Often similar startups crop up in different countries with similar ideas, but it’s not everyday that two are launched with almost the same name.
El Ogra and 2ogra are two Egyptian startups both working to build web and mobile services to make taxi service simpler in Egypt. Traffic in Cairo clearly a sector that needs as much help as it can get; commuting time in will increase to an estimated 150 minutes by 2015. The World Bank is even hosting the Cairo Transport App Challenge to try to tackle the problem (deadline November 16th). Making taxi service more efficient is one part of the battle, so there is likely room for both El Ogra and 2Ogra. But as they battle for name recognition, which one will you reach for?
El Ogra: Tell Your Taxi Story
El Ogra is a web-based application and social network that allows passengers to tell their stories of riding in Cairo’s notorious taxis, on a timeline on the website. Given the heavy traffic, unique humor, and chaos in Egypt, taxis stories have almost become their own genre of literature; stories about post-revolution taxi experiences have become bestselling books and a booming trend on social networks like Facebook and Twitter.
The app’s advice isn’t all anecdotal; it also provides critical information on appropriate fares, based on fares that users document.
Three enthusiastic young Egyptian friends are behind the site: Waleed Mowafy, Mohamed Fayyad and Eslam Hindawy, all in their mid 20s. The co-founders have been trying to launch a startup together ever since they graduated with a major in Computer Science, and now have focused on developing El Ogra slowly while holding down full-time jobs.
The app been running for over a month now, and the turnover, according to Mowafy, is beyond their expectations. Thus far, they’ve relied on word of mouth effect, social media activities, and media partnerships to get more exposure, and it’s been effective. It’s also not just Egyptians who enjoy the app or want fare information; it sees traffic from the U.K., Saudi Arabia, and other countries outside the region.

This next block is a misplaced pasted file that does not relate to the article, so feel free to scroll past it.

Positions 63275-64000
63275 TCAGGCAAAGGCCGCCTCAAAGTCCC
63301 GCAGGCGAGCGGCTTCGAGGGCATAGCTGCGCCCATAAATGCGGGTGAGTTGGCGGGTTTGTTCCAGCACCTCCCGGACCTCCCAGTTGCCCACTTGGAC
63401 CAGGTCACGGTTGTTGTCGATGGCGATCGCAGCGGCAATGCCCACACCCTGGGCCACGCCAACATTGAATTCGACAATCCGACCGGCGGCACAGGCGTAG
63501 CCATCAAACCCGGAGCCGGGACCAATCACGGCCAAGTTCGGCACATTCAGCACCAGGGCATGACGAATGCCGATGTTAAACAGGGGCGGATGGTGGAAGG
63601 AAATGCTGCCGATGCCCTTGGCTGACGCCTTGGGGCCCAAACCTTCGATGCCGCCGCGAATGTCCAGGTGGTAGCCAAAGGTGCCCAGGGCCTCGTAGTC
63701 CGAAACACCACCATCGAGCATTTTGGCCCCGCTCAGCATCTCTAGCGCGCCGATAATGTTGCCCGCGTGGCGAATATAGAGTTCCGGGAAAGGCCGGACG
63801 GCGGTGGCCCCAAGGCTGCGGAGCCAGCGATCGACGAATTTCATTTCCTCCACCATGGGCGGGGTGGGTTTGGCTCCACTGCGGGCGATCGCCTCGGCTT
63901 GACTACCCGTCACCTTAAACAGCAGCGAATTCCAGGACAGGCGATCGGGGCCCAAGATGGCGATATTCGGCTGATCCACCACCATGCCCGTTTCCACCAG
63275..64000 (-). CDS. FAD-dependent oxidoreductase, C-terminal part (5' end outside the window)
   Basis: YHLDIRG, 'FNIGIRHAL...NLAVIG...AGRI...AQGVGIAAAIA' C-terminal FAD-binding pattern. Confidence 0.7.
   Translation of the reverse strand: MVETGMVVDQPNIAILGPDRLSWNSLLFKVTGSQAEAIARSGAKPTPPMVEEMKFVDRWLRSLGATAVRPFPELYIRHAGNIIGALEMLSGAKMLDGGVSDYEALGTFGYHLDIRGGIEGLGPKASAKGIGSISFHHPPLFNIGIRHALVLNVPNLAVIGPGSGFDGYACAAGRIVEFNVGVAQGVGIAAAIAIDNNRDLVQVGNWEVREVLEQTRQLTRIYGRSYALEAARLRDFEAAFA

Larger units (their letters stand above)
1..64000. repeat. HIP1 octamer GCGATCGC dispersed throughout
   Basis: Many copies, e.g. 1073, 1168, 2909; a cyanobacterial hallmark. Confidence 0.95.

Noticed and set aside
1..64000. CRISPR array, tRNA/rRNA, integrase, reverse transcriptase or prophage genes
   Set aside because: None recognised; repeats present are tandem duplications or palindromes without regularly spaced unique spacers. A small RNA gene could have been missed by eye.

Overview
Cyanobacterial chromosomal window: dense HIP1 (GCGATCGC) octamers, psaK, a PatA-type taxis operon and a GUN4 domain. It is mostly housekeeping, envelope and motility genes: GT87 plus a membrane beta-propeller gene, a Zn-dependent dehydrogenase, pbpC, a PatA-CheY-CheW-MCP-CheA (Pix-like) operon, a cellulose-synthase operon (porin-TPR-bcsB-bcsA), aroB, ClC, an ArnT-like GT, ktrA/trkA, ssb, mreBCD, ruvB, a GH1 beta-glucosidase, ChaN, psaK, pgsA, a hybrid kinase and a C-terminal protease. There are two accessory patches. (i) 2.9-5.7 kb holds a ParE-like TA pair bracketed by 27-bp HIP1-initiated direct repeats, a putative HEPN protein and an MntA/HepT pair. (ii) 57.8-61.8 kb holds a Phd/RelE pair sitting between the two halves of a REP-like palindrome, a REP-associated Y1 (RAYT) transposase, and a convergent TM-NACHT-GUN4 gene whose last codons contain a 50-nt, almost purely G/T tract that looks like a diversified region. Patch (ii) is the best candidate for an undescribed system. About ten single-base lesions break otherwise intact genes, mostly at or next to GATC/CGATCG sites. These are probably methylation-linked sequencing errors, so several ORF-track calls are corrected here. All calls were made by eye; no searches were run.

To continue marketing the app, the El Ogra team plans to print promotional stickers and flyers and reach out to taxi drivers to ask them to share their stories.
Funding is not yet an issue. “We’ve self-funded El Ogra so far; the designs, the development, the printing; it’s all by us,” says Fayyad. “We are looking for sponsoring, not funding now,” he says. Sponsors will get exposure on El Ogra’s website, including stickers and flyers.
The second phase for El Ogra is now building a mobile application and taking the platform global.
2Ogra: On-the-go Taxi Ordering
2ogra, on the other hand, is the first on-the-spot taxi ordering application in MENA. Users call in to a call center that then dispatches the nearest available taxi; wherever you are, you can download 2ogra on your mobile, order a taxi, and the nearest one will come pick you up.
“It’s becoming a booming business in Europe and the US,” co-founder Edward Disley explains, discussing why he was inspired to bring the service to Egypt, after working with several multinational companies and IT businesses in Egypt over the past 8 years.
Surprisingly, he has the idea for 2ogra for years, but did nothing about it until he and co-founder Tamer Fathi met Flat6Labs. “I was very excited about the mentality here,” he says. Both Flat6Labs and Sawari Ventures helped the them launch the idea, with two rounds of funding, coaching, and legal assistance. (Fathi also spoke to Wamda about 2Ogra at his graduation from Flat6Labs).
The app is also far more than a call center; once it dispatches a taxi, it monitors the taxi’s route, ensuring that it’s correct. Security really is the bottom line; drivers who join 2Ogra must submit necessary identification so that 2Ogra can guarantee the user’s safety.
While gaining critical mass with that first batch of drivers is the toughest hurdle, use will snowball afterwards, says Edward. To attract drivers, 2ogra has made the interface very simple; they simply answer yes or no to requests. The company will also offer drivers medical insurance plans and deals for car spare parts, via membership cards, while also helping drivers place advertisement on their cars to gain a second revenue stream.
The company planned to launch its app a month ago, yet investment negotiations and government hurdles are taking time.
To market the app, Disley and Fathi will rely primarily on social media, and they plan to incorporate a payment solution into the app, and potentially add traffic information in the future.
“Speed to market and quality of service are our biggest priorities right now,” says Disley. “2ogra will never be Microsoft or Google, but the chances of it becoming a sizable company are good right now,” he explained, as the project has garnered investment interest from around the region.
Both El Ogra and 2ogra have the major components needed for a successful start-up, as well as an impressive attitude in the current environment; both view competition as potential future partners. It will be interesting to see if they ever become interested in merging, but for now they both are keeping their eyes on their goals and focusing on cooperation.